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Richard Feiner and Co., Inc. v. New York Times Co. et al.

Plaintiff Richard Feiner and Co. filed suit against the New York Times and others for copyright infringement, false designation of origin under the Lanham Act and common law unfair competition arising out of the New York Times’ publication of a still image from a Laurel & Hardy motion picture. Hal Roach Studios, which was not a party to this action, had a valid registration in the motion picture, and had previously assigned to plaintiff the exclusive rights to utilize the still photographs and other elements of Laurel & Hardy’s motion picture photoplays. The defendants moved to dismiss the complaint, arguing that the plaintiff lacked standing to bring the copyright claim because the assignment from Hal Roach Studios failed to evidence a transfer of any copyrights in the photograph at issue, and that the complaint failed to state a cause of action for false designation of origin or unfair competition.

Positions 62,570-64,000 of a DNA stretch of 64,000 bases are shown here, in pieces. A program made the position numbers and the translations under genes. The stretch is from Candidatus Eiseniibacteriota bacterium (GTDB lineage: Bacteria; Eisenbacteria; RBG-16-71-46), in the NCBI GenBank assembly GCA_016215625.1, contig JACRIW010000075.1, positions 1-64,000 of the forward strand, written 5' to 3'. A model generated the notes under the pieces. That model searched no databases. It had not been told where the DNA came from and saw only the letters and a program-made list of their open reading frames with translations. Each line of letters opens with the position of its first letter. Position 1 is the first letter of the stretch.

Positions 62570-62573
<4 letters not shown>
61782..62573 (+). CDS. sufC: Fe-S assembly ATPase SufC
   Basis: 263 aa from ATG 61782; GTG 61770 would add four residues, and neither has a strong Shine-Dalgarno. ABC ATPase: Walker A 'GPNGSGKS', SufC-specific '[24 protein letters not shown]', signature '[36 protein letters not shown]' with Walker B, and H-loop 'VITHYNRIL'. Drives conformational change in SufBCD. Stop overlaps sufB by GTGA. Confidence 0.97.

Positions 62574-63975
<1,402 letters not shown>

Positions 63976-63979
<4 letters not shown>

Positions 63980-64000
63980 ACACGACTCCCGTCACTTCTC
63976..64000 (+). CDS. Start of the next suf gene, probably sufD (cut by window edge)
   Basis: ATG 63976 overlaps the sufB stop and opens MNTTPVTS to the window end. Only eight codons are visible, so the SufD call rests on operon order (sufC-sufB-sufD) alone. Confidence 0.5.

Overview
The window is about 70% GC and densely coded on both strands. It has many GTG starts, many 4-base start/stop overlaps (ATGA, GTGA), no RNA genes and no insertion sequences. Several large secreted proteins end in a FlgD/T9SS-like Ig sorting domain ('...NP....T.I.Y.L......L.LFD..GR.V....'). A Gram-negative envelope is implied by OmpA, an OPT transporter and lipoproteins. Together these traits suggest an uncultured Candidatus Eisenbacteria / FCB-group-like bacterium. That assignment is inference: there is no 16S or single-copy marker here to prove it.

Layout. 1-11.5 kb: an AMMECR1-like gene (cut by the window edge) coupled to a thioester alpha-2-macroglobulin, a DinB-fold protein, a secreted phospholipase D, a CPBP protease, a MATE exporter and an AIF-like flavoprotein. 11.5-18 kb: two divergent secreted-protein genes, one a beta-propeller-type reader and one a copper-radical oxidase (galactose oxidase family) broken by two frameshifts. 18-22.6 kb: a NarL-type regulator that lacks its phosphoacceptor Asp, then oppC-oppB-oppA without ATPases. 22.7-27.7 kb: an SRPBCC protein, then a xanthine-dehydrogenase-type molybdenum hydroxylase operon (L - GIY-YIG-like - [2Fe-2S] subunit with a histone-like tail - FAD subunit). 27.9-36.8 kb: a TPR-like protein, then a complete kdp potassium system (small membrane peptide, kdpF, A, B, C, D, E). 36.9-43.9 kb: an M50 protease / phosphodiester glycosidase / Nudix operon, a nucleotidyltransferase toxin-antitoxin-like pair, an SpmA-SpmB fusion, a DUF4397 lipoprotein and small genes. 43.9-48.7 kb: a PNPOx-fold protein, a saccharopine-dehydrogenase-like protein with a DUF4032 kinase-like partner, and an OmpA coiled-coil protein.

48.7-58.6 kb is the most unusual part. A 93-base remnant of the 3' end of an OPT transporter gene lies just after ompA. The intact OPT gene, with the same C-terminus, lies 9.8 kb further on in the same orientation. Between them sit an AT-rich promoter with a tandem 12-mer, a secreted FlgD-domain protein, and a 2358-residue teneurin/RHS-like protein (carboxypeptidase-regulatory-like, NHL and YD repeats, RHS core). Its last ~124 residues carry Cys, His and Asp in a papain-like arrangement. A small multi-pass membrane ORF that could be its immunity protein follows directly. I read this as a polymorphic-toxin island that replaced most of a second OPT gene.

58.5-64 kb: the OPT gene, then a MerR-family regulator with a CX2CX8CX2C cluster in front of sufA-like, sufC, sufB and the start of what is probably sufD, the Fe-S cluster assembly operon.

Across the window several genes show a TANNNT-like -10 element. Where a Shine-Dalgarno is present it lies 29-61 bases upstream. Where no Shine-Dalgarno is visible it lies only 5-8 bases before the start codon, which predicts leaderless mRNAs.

The court denied the motion to dismiss the copyright claim, holding that the plaintiff, as assignee of the rights to exploit the still images from Laurel & Hardy motion pictures, had standing to bring the claim. The court found that the legal or beneficial owner of an exclusive right under a copyright has standing to sue, whether the original copyright owner, its assignee or exclusive licensee, and that “[b]y its terms, 17 U.S.C. 411(a) requires only that a copyright be registered; it does not require that the plaintiff be the party who caused the registration to occur.” On the Lanham Act claim, the court granted the motion to dismiss, holding that the Supreme Court’s decision in Dastar Corp. v. Twentieth Century Fox Film Corp. foreclosed claims for failure to attribute credit. The court likewise dismissed the unfair competition claim as substantially congruent to the Lanham Act claim and otherwise preempted by the Copyright Act.